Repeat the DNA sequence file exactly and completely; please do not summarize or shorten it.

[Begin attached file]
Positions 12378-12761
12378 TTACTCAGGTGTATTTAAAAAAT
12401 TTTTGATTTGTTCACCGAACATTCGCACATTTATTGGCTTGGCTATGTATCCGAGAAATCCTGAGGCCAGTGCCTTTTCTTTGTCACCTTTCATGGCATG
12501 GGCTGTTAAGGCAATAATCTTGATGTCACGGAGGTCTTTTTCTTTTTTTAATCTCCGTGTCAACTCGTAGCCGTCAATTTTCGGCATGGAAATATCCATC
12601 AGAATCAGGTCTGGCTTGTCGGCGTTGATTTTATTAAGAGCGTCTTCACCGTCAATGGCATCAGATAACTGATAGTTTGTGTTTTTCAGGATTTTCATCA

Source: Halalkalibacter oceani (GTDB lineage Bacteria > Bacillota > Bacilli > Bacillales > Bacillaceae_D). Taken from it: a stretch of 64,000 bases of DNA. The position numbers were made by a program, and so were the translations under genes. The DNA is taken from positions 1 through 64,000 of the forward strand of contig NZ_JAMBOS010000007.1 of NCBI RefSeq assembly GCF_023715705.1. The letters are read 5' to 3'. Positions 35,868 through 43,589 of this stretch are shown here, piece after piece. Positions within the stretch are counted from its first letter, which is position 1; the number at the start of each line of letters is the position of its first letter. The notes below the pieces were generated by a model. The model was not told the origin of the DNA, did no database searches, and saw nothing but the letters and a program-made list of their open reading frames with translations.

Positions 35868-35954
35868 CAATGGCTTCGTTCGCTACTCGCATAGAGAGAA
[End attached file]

Positions 12378-12761
12378 TTACTCAGGTGTATTTAAAAAAT
12401 TTTTGATTTGTTCACCGAACATTCGCACATTTATTGGCTTGGCTATGTATCCGAGAAATCCTGAGGCCAGTGCCTTTTCTTTGTCACCTTTCATGGCATG
12501 GGCTGTTAAGGCAATAATCTTGATGTCACGGAGGTCTTTTTCTTTTTTTAATCTCCGTGTCAACTCGTAGCCGTCAATTTTCGGCATGGAAATATCCATC
12601 AGAATCAGGTCTGGCTTGTCGGCGTTGATTTTATTAAGAGCGTCTTCACCGTCAATGGCATCAGATAACTGATAGTTTGTGTTTTTCAGGATTTTCATCA

Source: Halalkalibacter oceani (GTDB lineage Bacteria > Bacillota > Bacilli > Bacillales > Bacillaceae_D). Taken from it: a stretch of 64,000 bases of DNA. The position numbers were made by a program, and so were the translations under genes. The DNA is taken from positions 1 through 64,000 of the forward strand of contig NZ_JAMBOS010000007.1 of NCBI RefSeq assembly GCF_023715705.1. The letters are read 5' to 3'. Positions 35,868 through 43,589 of this stretch are shown here, piece after piece. Positions within the stretch are counted from its first letter, which is position 1; the number at the start of each line of letters is the position of its first letter. The notes below the pieces were generated by a model. The model was not told the origin of the DNA, did no database searches, and saw nothing but the letters and a program-made list of their open reading frames with translations.

Positions 35868-35954
35868 CAATGGCTTCGTTCGCTACTCGCATAGAGAGAA